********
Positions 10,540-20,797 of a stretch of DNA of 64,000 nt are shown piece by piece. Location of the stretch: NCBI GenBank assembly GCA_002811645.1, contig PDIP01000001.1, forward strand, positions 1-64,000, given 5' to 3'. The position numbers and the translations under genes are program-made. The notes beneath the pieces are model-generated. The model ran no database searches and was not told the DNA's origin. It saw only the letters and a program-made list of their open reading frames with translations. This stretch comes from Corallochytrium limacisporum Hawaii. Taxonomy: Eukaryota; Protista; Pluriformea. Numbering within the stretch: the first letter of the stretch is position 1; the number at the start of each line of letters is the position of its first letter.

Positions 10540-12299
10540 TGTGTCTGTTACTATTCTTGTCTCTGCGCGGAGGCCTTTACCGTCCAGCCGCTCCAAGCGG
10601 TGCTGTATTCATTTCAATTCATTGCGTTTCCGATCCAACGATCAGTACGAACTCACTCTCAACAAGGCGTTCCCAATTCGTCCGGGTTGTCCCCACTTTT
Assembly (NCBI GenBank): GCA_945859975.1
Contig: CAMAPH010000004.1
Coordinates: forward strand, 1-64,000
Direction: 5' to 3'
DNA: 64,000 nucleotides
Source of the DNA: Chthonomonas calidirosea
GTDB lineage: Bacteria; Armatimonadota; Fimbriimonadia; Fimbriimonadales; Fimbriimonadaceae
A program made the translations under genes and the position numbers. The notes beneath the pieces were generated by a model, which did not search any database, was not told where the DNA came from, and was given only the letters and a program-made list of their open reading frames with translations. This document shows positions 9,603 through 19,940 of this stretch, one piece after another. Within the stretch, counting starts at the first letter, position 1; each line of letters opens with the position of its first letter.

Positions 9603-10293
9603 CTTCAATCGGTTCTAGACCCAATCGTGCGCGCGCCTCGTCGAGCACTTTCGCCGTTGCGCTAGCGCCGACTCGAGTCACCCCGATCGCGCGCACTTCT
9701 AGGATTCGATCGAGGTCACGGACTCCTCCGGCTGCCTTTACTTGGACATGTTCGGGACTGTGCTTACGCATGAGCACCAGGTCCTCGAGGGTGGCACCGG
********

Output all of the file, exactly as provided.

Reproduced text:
Positions 10,540-20,797 of a stretch of DNA of 64,000 nt are shown piece by piece. Location of the stretch: NCBI GenBank assembly GCA_002811645.1, contig PDIP01000001.1, forward strand, positions 1-64,000, given 5' to 3'. The position numbers and the translations under genes are program-made. The notes beneath the pieces are model-generated. The model ran no database searches and was not told the DNA's origin. It saw only the letters and a program-made list of their open reading frames with translations. This stretch comes from Corallochytrium limacisporum Hawaii. Taxonomy: Eukaryota; Protista; Pluriformea. Numbering within the stretch: the first letter of the stretch is position 1; the number at the start of each line of letters is the position of its first letter.

Positions 10540-12299
10540 TGTGTCTGTTACTATTCTTGTCTCTGCGCGGAGGCCTTTACCGTCCAGCCGCTCCAAGCGG
10601 TGCTGTATTCATTTCAATTCATTGCGTTTCCGATCCAACGATCAGTACGAACTCACTCTCAACAAGGCGTTCCCAATTCGTCCGGGTTGTCCCCACTTTT
Assembly (NCBI GenBank): GCA_945859975.1
Contig: CAMAPH010000004.1
Coordinates: forward strand, 1-64,000
Direction: 5' to 3'
DNA: 64,000 nucleotides
Source of the DNA: Chthonomonas calidirosea
GTDB lineage: Bacteria; Armatimonadota; Fimbriimonadia; Fimbriimonadales; Fimbriimonadaceae
A program made the translations under genes and the position numbers. The notes beneath the pieces were generated by a model, which did not search any database, was not told where the DNA came from, and was given only the letters and a program-made list of their open reading frames with translations. This document shows positions 9,603 through 19,940 of this stretch, one piece after another. Within the stretch, counting starts at the first letter, position 1; each line of letters opens with the position of its first letter.

Positions 9603-10293
9603 CTTCAATCGGTTCTAGACCCAATCGTGCGCGCGCCTCGTCGAGCACTTTCGCCGTTGCGCTAGCGCCGACTCGAGTCACCCCGATCGCGCGCACTTCT
9701 AGGATTCGATCGAGGTCACGGACTCCTCCGGCTGCCTTTACTTGGACATGTTCGGGACTGTGCTTACGCATGAGCACCAGGTCCTCGAGGGTGGCACCGG